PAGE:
The sooner you bring up price—with no other context—the sooner they can compare you to someone else they saw online, or a commercial, or whatever. Remember the old sales rule: Whoever mentions money first loses.
Here’s the point: Every single time I violate this process, I lose the sale. When I force the client to go through my slow process, they might buy. (I won’t claim that they all buy.) But if I cut straight to the price, it’s almost guaranteed that they won’t buy.
I can’t control people. But I can control my sales process.
Unfortunately, I have another example. Over the course of about ten years, I developed a fine-tuned hiring process. It was great at filtering people who weren’t going to work out. It pre-qualified candidates before they showed up. And it guaranteed that they were a good contribution to our company culture once hired.
The single worst hire I ever made was the result of one big mistake: I violated my process. I short-circuited it. I hired the friend of a friend who I knew to be an amazing technician.
That hire was absolutely the worst technician I have ever worked with. In fact, he’s the only person I have actually fired. Normally, I lay off people in order to down-size our operation. But I fired this guy with no qualms whatsoever. I wish I could hire him again just so I could fire him again!
Why did I go through that horrible experience? Because I didn’t follow my process. The process worked: I didn’t!
I say success is a habit. But, really, success is the habit of collecting and executing a series of successful habits.
My new book – The Absolutely Unbreakable Rules of Service Delivery – is derived from twenty-five years of successful habits. Habits for running a business, habits for dealing with clients, habits for managing employees, and so on.
In my last book—The Small Biz Quickstart Workbook—I created a massive checklist of everything one needs to do in the year before and the year after starting a new business. When I talked about these massive to-do lists with business owners, I had to acknowledge that they already knew most of this stuff, or it was irrelevant.
- How do you get a business bank account?
- Do you need a tax ID?
- Where do you go to pay taxes?
- How do you hire someone?
If you’ve already gone through all that, the answers are pretty easy. If you and I started a business today, we would spend one minute talking about this kind of minutia. Why? Because these things are either so obvious or so un-related to our success that we know that they’re not the juicy, good part of our new adventure.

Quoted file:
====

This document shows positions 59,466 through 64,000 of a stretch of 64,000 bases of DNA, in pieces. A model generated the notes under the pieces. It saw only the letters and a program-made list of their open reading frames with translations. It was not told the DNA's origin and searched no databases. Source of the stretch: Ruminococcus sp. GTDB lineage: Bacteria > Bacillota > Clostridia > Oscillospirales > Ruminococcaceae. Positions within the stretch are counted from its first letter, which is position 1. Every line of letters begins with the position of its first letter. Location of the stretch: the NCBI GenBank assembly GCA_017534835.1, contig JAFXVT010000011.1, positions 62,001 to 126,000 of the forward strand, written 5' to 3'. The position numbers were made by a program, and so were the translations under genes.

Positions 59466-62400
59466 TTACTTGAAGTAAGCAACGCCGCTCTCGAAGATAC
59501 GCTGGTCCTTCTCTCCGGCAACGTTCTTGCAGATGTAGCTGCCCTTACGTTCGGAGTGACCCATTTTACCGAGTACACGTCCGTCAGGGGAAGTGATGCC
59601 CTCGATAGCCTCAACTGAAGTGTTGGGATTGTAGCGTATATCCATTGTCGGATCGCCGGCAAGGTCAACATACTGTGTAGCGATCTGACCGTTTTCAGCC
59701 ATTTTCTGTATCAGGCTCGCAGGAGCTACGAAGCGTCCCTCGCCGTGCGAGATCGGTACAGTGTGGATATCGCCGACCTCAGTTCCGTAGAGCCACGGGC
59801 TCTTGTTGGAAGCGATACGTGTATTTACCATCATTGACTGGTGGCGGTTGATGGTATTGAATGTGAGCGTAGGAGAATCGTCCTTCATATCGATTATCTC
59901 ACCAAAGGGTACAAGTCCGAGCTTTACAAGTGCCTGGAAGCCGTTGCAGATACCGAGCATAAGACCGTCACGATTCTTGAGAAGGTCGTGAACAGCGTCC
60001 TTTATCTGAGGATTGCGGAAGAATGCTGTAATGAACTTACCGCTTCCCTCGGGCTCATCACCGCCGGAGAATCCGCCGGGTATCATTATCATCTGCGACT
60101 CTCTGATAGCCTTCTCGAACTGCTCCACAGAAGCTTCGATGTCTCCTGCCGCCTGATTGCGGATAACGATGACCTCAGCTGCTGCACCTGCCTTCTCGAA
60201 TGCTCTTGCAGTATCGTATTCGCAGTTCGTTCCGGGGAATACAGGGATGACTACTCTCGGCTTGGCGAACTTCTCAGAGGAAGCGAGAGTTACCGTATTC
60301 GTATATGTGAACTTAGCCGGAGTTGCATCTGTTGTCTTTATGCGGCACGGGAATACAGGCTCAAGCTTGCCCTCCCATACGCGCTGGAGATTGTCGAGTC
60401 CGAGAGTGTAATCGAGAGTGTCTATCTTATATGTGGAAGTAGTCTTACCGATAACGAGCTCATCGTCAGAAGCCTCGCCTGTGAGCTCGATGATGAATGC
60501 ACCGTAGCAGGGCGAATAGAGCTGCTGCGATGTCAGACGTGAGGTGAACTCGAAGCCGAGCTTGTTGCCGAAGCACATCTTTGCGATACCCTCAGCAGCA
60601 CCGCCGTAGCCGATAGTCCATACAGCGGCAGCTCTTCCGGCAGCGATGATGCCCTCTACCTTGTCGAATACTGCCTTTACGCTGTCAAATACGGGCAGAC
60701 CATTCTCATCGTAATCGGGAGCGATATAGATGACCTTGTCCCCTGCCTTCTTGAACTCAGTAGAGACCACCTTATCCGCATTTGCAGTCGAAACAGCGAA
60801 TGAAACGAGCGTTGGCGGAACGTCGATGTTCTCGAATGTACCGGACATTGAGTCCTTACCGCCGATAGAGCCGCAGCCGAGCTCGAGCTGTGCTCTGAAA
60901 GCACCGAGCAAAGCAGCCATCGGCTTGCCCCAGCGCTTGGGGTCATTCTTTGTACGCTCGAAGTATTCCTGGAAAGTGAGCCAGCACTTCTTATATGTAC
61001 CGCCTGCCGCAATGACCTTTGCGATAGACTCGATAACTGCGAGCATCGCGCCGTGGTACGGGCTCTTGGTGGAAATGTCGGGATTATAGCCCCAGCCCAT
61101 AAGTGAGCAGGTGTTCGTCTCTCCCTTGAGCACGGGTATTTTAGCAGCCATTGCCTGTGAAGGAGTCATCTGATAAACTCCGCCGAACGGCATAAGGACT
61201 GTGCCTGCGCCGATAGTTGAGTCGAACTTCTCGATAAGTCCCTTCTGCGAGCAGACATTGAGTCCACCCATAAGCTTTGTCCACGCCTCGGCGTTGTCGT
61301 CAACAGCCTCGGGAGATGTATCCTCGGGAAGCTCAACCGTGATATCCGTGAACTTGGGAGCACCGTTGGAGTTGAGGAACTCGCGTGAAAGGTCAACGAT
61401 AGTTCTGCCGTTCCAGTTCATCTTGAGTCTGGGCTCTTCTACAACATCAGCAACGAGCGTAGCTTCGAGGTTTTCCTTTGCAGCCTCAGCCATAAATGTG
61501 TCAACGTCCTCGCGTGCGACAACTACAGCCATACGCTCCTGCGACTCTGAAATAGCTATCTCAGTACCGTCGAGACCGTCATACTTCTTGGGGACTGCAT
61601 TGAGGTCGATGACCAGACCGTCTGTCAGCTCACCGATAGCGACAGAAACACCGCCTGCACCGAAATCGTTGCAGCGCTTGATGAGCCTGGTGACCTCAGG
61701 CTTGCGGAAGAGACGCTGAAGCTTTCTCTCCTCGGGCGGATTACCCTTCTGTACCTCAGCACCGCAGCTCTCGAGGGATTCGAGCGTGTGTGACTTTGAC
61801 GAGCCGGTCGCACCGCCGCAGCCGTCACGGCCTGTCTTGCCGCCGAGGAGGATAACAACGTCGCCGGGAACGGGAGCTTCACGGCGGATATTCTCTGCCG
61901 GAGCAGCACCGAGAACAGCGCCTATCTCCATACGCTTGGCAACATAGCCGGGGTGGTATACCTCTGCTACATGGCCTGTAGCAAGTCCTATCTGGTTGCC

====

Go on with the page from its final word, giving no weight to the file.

You and I are going to create an awesome business to take over the world. Where we set up a bank account is the least important detail.
So, you see, at this most fundamental level, we know how to start a business and run a business. And we both know that that’s not where the magic happens. Down the road, when it comes to branding, messaging, and service delivery, that’s where we need to spend our energy. That’s where the magic happens. That’s where processes and procedures make us different from everyone else. That’s where we excel while our competitors wonder what just happened.
Success is a habit because you can teach yourself to have the right conversations; to think in the right ways; to invest in the people who will make your business great. If you print out the Absolutely Unbreakable Rules, and post them on your wall, you can begin to follow each of them—or your variation on them. As each of them becomes a habit, it will make you just a little bit more successful.
As a Mandalorian would say, “This is the way.”
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For more great tips on your personal and business success, please check out my new book:
The Absolutely Unbreakable Rules of Service Delivery
Available on Kindle or in Paperback.
More information at